Said by many to be the English equivalent of the Sistine Chapel, The Painted Hall at the Old Royal Naval College, Greenwich is one of the most spectacular and important baroque interiors in Europe.
You might get some idea what awaits when you first arrive at the Cutty Sark station or as I prefer to do, arrive by boat on a Thames Clipper to see the buildings as they were surely meant to be be seen, from the River Thames.
Its ceiling and wall decorations were conceived and executed by the British artist Sir James Thornhill between 1707 and 1726 at the pivotal moment when the modern state of the United Kingdom was created and almost immediately became a dominant power. He may not have made much money from the endeavour, at least not as much as one might assume but it is fair to say that his dedication to the work he painstakingly undertook held him in good stead for the his future career as well as giving us a treasure to behold for all time.
The accessions to the throne of William III and Mary II in 1688 and George I in 1714 form the central narrative of a scheme which also triumphalises Britain’s maritime and trading successes. The artist drew on a cast of around 200 figures to tell a story of political change, scientific and cultural achievements, naval endeavours, and commercial enterprise against a series of magnificent backdrops. The characters he included are allegorical, mythological, historical and contemporary.
The grandeur of the composition, which covers 40,000 square feet, reflects the importance of the space the paintings adorn: the hall of a new Royal Hospital for men invalided out of the Navy. The Hospital was established at Queen Mary’s instigation in 1694 and designed by Sir Christopher Wren and Nicholas Hawksmoor. Wren took inspiration for this new complex of buildings from other early modern European projects to house military veterans such as Louis XIV’s Hôtel des Invalides in Paris, as well as his own Royal Hospital at Chelsea. The Painted Hall itself was originally intended as a grand dining room for the Naval pensioners, to illustrate the pride and supremeacy of the Royal Navy but the powers that be soon decided that it was really to majestic for the sailors and it soon became a ceremonial space open to paying visitors and reserved for special functions.
The Painted Hall is extravagant, playful, thoughtful, naïve and politically-shrewd. Thornhill’s work which gained him a most well-deserved knighthood and incidentally a payment of £6,685) presents a vivid and compelling picture of Britain’s place in the world according to those who governed it at the start of the eighteenth century, namely front and centre and on top whilst surrounded by lesser and more tyrannical nations. The Painted Hall has overawed and delighted visitors ever since.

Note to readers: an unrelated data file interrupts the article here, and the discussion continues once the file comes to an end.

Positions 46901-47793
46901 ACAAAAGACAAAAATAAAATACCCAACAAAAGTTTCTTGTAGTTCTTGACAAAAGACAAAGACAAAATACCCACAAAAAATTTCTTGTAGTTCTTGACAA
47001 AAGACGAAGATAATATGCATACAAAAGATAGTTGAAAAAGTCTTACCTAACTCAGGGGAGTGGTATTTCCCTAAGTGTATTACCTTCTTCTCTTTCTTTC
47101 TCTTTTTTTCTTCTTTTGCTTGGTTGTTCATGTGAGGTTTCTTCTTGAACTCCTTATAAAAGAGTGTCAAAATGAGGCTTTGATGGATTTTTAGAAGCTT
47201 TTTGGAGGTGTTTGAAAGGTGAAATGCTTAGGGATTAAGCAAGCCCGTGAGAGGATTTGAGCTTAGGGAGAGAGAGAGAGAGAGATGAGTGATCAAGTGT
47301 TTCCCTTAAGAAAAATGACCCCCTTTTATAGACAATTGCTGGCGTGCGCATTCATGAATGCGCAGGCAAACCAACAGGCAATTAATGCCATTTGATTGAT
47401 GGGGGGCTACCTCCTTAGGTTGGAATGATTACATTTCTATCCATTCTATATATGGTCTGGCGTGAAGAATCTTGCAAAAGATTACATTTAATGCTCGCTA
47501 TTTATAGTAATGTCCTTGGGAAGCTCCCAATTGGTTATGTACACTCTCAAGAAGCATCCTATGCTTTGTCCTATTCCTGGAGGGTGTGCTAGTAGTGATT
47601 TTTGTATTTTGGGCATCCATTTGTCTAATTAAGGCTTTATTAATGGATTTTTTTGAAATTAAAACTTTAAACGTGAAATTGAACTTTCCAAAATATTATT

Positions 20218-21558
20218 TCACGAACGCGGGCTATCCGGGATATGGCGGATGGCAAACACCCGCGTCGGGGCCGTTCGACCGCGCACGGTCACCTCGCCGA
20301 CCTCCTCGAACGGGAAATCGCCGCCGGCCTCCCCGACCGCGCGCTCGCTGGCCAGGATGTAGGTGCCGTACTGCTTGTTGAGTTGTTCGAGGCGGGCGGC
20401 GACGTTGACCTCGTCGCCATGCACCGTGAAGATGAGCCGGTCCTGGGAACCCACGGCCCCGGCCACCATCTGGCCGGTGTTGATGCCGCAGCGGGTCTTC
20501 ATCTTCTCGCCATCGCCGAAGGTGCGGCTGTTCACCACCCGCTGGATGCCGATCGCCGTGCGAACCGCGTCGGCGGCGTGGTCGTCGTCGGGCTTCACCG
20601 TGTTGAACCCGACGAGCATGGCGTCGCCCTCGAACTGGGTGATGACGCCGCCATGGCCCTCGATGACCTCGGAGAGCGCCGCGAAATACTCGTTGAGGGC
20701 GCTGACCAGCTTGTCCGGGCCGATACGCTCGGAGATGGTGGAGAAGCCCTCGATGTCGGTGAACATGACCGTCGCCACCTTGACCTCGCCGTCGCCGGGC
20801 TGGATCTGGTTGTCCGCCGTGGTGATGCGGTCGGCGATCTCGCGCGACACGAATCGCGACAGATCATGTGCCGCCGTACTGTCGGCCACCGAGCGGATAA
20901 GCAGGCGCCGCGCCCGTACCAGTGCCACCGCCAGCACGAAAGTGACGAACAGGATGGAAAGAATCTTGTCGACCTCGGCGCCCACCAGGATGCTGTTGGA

The Lower Hall ceiling of which a tiny section is shown above, measures 15 by 30 metres and was created between 1708 and 1714, celebrates the ‘Triumph of Peace and Liberty over Tyranny’. At the centre of the composition are the figures of King William and Queen Mary surrounded by various mythological and allegorical figures. The king is shown with his foot on a figure representing ‘arbitrary power and tyranny’. I’m sure it is only co-incidental that it appears to be a thinly veiled depiction of Louis XIV of France… of course it is not co-incedental!
One of the last areas to be completed was the west wall in 1725 and it celebrates the arrival of the Hanoverians (‘a new race of men from Heaven’ as its motto declares) with George I at the centre of a large family group portrait. Other figures and objects reinforce messages of peace, stability and prosperity underpinned by naval might.
Thornhill used a variety of techniques such as chiaroscuro (contrast of light and dark), fictional light sources and foreshortening to enliven his paintings. His use of illusionistic architecture and steep perspective was inspired by Roman high baroque painting.
Due to the epic 19 years of hard work it took to complete the commission from 1707 to 1726, Thornhill had to be mindful of the ever changing machinations in the political world of London and on more than one occassion had to to rethink the design of his paintings several times with various figures either being given a more or less prominent position.
When he had completed his work, Thornhill wrote An Explanation of the paintings which was published by the Hospital directors and sold to visitors.
In January 1806 the Painted Hall saw the laying-in-state of Admiral Lord Nelson on his long journey to St Paul’s Cathedral following his death at the Battle of Trafalgar. Large crowds queued up to view the body of Nelson over three days. The exact spot where the coffin lay is marked by a plaque on the floor.
For a hundred years from 1824 the Hall was given over to the first National Gallery of Naval Art. Rather incredibly Thornhill’s painted interior assumed secondary importance to more than 300 easel paintings by artists such as J.M.W. Turner and Sir Joshua Reynolds.
The last naval pensioners left the site in 1869 when it became home to the Royal Naval College, an officers’ training academy. From 1937 to 1997 the Painted Hall functioned as a dining space for trainee officers of the Royal Navy and now the broader site is the home of the University of Greenwich.
If you’d like to see some other posts on Greenwich then why not check out my post on the Vikings and St Alfege, or the History of Time Zones and why we keep changing the clocks in winter. Of course there are some serious funky and modern parts of Greenwich including this great Cable Car Ride over the River Thames. There is so much to see in Greenwich and of course you can explore it with me through Ye Olde England Tours 🙂